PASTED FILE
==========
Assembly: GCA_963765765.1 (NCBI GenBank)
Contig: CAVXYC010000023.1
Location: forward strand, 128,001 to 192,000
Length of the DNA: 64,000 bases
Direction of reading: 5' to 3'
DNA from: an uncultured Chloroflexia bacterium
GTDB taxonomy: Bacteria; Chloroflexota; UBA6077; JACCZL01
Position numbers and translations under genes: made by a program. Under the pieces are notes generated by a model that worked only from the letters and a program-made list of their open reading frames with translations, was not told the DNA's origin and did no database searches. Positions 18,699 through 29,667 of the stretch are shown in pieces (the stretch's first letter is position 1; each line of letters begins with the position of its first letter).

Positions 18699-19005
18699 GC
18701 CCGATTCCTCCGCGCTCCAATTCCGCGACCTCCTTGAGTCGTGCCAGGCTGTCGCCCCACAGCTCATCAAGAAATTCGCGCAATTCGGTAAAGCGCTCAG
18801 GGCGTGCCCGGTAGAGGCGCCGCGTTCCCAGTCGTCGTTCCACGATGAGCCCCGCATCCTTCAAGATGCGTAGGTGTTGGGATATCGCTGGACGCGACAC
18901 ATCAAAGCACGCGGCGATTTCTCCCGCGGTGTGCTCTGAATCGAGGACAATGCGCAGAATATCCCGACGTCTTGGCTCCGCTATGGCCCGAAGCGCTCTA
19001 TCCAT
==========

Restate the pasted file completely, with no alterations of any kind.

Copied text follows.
Assembly: GCA_963765765.1 (NCBI GenBank)
Contig: CAVXYC010000023.1
Location: forward strand, 128,001 to 192,000
Length of the DNA: 64,000 bases
Direction of reading: 5' to 3'
DNA from: an uncultured Chloroflexia bacterium
GTDB taxonomy: Bacteria; Chloroflexota; UBA6077; JACCZL01
Position numbers and translations under genes: made by a program. Under the pieces are notes generated by a model that worked only from the letters and a program-made list of their open reading frames with translations, was not told the DNA's origin and did no database searches. Positions 18,699 through 29,667 of the stretch are shown in pieces (the stretch's first letter is position 1; each line of letters begins with the position of its first letter).

Positions 18699-19005
18699 GC
18701 CCGATTCCTCCGCGCTCCAATTCCGCGACCTCCTTGAGTCGTGCCAGGCTGTCGCCCCACAGCTCATCAAGAAATTCGCGCAATTCGGTAAAGCGCTCAG
18801 GGCGTGCCCGGTAGAGGCGCCGCGTTCCCAGTCGTCGTTCCACGATGAGCCCCGCATCCTTCAAGATGCGTAGGTGTTGGGATATCGCTGGACGCGACAC
18901 ATCAAAGCACGCGGCGATTTCTCCCGCGGTGTGCTCTGAATCGAGGACAATGCGCAGAATATCCCGACGTCTTGGCTCCGCTATGGCCCGAAGCGCTCTA
19001 TCCAT